Pro-family citizens gather outside Saskatchewan legislature to support parental rights – LifeSite

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REGINA, Saskatchewan (LifeSiteNews) — Pro-family supporters joined together this week to support Saskatchewan’s new law protecting parental rights in schools. 

On October 10, about 100 residents gathered outside the Saskatchewan Legislative Building in Regina to voice support for Premier Scott Moe’s decision to invoke the notwithstanding clause to protect the province’s new legislation mandating parental permission for students to “change” their gender in schools.    

“We’re not saying we hate this community or we hate this side or anything like that. We’re just saying ‘we’re parents,’ we have the right to know what’s going on with our children,” event organizer Action4Canada leader Tonie Wells said.  

The pro-family rally was organized for early Tuesday morning. A few hours after the pro-family protest began, LGBT activists, enraged that Moe is protecting children from LGBT indoctrination, gathered in the space. Police formed a line to separate the two groups.   

“I’m here to stand in support of the Saskatchewan Party government, who is invoking the notwithstanding clause to pass a law that parents have rights over their children and should be informed of any gender sexual identity issues that are going on at school,” Tracey Sparrowhawk, a former People’s Party of Canada candidate who ran against Conservative Party MP Andrew Scheer in Regina-Qu’Appelle in 2019, told the Western Standard. 

“I don’t agree that the teacher should be allowed to keep that from parents under the guise of safety, because they’re painting all parents with the same brush,” she added. “There are already laws about safety.”  

“They’re creating more layers of regulations and policies at school to try and marginalize these kids and march and basically make it unsafe for the rest of the kids in trying to change their language, you know, teach them about gender identity,” she continued.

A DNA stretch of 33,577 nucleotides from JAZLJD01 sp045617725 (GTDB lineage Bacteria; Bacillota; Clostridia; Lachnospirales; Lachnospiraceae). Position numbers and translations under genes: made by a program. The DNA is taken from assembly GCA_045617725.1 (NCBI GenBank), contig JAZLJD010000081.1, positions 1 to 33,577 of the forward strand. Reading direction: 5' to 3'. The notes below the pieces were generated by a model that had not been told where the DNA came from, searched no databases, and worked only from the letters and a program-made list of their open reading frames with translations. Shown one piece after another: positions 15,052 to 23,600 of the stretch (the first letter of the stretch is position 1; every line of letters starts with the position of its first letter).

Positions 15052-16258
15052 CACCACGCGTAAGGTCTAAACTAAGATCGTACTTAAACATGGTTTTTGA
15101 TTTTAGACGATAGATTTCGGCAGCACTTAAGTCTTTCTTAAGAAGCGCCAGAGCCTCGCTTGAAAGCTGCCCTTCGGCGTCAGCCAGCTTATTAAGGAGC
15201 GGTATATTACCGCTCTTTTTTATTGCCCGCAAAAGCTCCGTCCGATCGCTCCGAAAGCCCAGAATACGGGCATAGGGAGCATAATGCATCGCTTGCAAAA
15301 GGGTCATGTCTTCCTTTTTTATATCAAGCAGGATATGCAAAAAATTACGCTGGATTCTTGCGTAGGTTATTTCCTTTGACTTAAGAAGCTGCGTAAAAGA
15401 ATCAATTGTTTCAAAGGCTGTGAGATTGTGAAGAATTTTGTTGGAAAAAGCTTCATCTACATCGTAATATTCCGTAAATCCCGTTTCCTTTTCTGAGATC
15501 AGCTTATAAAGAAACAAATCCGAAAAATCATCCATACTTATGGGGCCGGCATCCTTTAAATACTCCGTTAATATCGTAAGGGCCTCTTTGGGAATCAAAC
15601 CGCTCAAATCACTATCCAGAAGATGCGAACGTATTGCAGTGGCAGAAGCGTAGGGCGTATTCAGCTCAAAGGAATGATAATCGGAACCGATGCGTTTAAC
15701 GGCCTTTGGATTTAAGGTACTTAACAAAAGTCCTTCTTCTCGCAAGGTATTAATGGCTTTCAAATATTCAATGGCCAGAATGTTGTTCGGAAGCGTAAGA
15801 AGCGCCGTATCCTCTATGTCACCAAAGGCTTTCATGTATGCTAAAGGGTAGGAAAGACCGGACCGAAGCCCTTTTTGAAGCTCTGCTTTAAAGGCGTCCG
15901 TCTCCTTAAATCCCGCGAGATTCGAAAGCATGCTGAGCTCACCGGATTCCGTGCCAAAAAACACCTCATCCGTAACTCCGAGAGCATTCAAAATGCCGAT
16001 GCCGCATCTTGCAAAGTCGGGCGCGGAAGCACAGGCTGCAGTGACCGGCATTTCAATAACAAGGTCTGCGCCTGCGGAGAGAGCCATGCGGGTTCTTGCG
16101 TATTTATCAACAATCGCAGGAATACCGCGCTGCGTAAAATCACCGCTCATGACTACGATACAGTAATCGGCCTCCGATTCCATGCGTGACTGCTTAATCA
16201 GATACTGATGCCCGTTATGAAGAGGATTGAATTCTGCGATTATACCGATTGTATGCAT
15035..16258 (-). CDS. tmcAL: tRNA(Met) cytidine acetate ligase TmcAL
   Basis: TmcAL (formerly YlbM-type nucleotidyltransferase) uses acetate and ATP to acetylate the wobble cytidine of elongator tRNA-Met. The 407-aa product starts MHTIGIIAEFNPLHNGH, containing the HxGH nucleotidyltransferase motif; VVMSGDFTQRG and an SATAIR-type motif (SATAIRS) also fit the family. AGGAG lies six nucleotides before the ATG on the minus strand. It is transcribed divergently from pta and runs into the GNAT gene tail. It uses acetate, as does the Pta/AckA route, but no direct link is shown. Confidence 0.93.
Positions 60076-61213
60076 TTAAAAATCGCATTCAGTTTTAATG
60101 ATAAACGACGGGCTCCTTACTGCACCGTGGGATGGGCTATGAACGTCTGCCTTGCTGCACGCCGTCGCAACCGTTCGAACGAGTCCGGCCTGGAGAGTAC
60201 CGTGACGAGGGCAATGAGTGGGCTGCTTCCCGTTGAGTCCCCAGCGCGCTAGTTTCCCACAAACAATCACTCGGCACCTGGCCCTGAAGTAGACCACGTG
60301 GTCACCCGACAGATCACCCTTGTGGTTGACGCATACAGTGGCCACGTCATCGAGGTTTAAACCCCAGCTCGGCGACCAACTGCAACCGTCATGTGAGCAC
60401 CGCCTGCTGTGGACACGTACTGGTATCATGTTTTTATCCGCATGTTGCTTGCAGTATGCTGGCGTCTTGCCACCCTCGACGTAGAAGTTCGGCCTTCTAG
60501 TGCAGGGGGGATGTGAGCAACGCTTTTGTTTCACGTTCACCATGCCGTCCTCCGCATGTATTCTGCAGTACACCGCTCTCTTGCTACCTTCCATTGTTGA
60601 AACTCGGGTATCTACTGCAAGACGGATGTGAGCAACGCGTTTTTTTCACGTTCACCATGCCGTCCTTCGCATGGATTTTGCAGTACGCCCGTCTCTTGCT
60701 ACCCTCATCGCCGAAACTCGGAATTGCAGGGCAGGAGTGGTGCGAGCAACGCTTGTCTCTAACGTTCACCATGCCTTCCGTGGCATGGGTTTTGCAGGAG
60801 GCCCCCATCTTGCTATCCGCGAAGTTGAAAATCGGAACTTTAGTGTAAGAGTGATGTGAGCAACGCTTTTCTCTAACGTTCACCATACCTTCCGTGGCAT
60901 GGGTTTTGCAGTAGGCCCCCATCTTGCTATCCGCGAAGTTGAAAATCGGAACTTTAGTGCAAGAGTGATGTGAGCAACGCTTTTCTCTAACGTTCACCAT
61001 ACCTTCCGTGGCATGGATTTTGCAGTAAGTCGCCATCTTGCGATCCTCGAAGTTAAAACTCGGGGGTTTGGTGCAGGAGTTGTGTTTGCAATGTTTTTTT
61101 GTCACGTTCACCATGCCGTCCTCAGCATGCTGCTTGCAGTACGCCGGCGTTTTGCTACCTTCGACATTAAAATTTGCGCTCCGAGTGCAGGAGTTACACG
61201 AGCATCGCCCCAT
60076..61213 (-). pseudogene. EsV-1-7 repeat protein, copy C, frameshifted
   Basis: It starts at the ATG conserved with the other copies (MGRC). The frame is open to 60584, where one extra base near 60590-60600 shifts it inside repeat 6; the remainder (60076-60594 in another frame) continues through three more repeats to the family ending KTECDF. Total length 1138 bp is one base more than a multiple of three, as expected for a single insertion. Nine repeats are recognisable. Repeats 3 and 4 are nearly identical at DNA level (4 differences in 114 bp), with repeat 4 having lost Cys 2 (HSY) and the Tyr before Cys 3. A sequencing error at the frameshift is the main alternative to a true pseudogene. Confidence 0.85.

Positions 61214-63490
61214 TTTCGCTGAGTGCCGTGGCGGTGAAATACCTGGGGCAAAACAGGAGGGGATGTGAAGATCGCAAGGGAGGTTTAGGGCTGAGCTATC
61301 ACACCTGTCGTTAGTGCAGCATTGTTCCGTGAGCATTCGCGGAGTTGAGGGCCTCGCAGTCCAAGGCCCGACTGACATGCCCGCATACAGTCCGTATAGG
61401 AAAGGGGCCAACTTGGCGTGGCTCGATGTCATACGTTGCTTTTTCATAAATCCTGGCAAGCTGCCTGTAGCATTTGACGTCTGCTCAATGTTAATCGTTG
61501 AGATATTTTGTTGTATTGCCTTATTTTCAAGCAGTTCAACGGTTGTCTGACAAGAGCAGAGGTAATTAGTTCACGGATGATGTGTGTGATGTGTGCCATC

“These same teachers are saying their classrooms are underfunded. But they’re wasting their time and not teaching them reading, writing and arithmetic, the stuff they need in the real world,” Sparrowhawk said.  

 Gizelle Pinel, a mother of two, revealed she attended the rally because she feels “that the parents have had no rights. They’ve been taken away from us.” 

“Children are innocent and volatile,” she explained. “We raise them. I gave birth to my child, and I have a say in what’s being taught to them. And all we’re asking is don’t indoctrinate them. They have a choice once they’re an adult. It’s no different than they have to wait ‘til a certain age to get a driver’s license. They have to wait until a certain age to be able to work.”  

“There’s just a lot of confusion that what we’re really here for, it’s just gone too far,” Pinel added. “And we just, we want to put a stop and say hey, no, it’s our children. Please let us raise them on our standards.” 

The rally also included pro-family speakers who warned against the dangers of LGBT propaganda.   

“It doesn’t matter what their opinion is, against what biological truth is, right?” a Sikh named Sunny Chhina questioned in his speech.  

“Parents, please stick together. And also we appreciate your support for the government tabling the law, parental rights to know what our kids are being taught,” he added.  

“Visible minorities do not endorse or practice these things,” Chhina revealed. “This is highly inappropriate in our culture. Yes, we take our kids to temples, to churches, to teach them good values and good ethics that are engraved in our heart and mind. And we will not let them push their agendas down our kids’ throats. Leave our kids alone.” 

On September 28, Moe announced that he will invoke his government’s notwithstanding clause to protect legislation mandating parents be told if their child changes “genders” at school, after a judge ruled against the enforcement of the law earlier that day.   

The notwithstanding clause, embedded in section 33 of the Canadian Charter of Rights and Freedoms, allows provinces to temporarily override sections of the Charter of Rights and Freedoms and protect new laws from being scrapped by the courts.    

Recent surveys have shown that Moe is acting in the interest of Saskatchewan parents by introducing legislation protecting school children from LGBT propaganda.   

According to an August survey, 86 percent of Saskatchewan participants advocated for parental rights, supporting the province’s new approach to the LGBT agenda in schools.